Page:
The envelope (Env) glycoproteins of HIV and other lentiviruses possess neutralization and other protective epitopes, yet all attempts to induce protective immunity using Env as the only immunogen have either failed or afforded minimal levels of protection. In a novel prime-boost approach, specific-pathogen-free cats were primed with a plasmid expressing Env of feline immunodeficiency virus (FIV) and feline granulocyte-macrophage colony-stimulating factor and then boosted with their own T lymphocytes transduced ex vivo to produce the same Env and interleukin 15 (3 x 10(6) to 10 x 10(6) viable cells/cat). After the boost, the vaccinees developed elevated immune responses, including virus-neutralizing antibodies (NA). Challenge with an ex vivo preparation of FIV readily infected all eight control cats (four mock vaccinated and four naive) and produced a marked decline in the proportion of peripheral CD4 T cells. In contrast, five of seven vaccinees showed little or no traces of infection, and the remaining two had reduced viral loads and underwent no changes in proportions of CD4 T cells. Interestingly, the viral loads of the vaccinees were inversely correlated to the titers of NA. The findings support the concept that Env is a valuable immunogen but needs to be administered in a way that permits the expression of its full protective potential.

Env-Expressing Autologous T Lymphocytes Induce Neutralizing Antibody and Afford Marked Protection against Feline Immunodeficiency Virus

PISTELLO, MAURO
Writing – Review & Editing
;
FREER, GIULIA
Writing – Original Draft Preparation
;
Maggi F
Writing – Original Draft Preparation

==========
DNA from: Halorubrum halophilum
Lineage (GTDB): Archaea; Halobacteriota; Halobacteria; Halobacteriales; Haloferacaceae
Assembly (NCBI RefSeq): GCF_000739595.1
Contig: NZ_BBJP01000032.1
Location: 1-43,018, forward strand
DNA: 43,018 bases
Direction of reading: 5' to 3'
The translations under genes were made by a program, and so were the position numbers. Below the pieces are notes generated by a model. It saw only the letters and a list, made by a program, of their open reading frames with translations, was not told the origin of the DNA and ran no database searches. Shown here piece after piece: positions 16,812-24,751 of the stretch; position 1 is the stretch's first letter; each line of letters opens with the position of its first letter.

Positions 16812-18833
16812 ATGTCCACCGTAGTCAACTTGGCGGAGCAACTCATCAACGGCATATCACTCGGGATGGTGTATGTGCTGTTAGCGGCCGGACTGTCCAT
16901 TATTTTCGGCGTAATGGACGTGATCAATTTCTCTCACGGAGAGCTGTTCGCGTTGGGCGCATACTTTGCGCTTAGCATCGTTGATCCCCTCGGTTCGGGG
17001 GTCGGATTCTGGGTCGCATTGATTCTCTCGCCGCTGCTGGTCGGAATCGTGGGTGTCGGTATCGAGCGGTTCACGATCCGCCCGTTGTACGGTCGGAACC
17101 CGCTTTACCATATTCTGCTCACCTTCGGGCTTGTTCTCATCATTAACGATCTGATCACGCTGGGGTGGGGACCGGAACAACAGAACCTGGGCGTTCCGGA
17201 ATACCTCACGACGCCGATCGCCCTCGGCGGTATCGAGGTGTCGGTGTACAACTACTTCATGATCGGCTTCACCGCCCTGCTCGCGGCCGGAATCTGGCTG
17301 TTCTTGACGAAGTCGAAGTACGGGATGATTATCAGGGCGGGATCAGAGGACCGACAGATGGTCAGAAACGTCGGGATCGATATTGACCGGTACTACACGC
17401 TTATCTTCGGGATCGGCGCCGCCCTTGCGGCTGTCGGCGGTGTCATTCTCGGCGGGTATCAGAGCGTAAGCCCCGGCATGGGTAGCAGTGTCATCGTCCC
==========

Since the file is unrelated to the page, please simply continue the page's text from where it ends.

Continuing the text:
;
2010

Abstract

The envelope (Env) glycoproteins of HIV and other lentiviruses possess neutralization and other protective epitopes, yet all attempts to induce protective immunity using Env as the only immunogen have either failed or afforded minimal levels of protection. In a novel prime-boost approach, specific-pathogen-free cats were primed with a plasmid expressing Env of feline immunodeficiency virus (FIV) and feline granulocyte-macrophage colony-stimulating factor and then boosted with their own T lymphocytes transduced ex vivo to produce the same Env and interleukin 15 (3 x 10(6) to 10 x 10(6) viable cells/cat). After the boost, the vaccinees developed elevated immune responses, including virus-neutralizing antibodies (NA). Challenge with an ex vivo preparation of FIV readily infected all eight control cats (four mock vaccinated and four naive) and produced a marked decline in the proportion of peripheral CD4 T cells. In contrast, five of seven vaccinees showed little or no traces of infection, and the remaining two had reduced viral loads and underwent no changes in proportions of CD4 T cells. Interestingly, the viral loads of the vaccinees were inversely correlated to the titers of NA. The findings support the concept that Env is a valuable immunogen but needs to be administered in a way that permits the expression of its full protective potential.
Pistello, Mauro; Bonci, F; Zabogli, E; Conti, F; Freer, Giulia; Maggi, F; Stevenson, M; Bendinelli, M.
File in questo prodotto:
Non ci sono file associati a questo prodotto.

I documenti in IRIS sono protetti da copyright e tutti i diritti sono riservati, salvo diversa indicazione.

Utilizza questo identificativo per citare o creare un link a questo documento: http://hdl.handle.net/11568/190800
Citazioni
  • ???jsp.display-item.citation.pmc??? 6
  • Scopus 10
  • ???jsp.display-item.citation.isi??? 10
social impact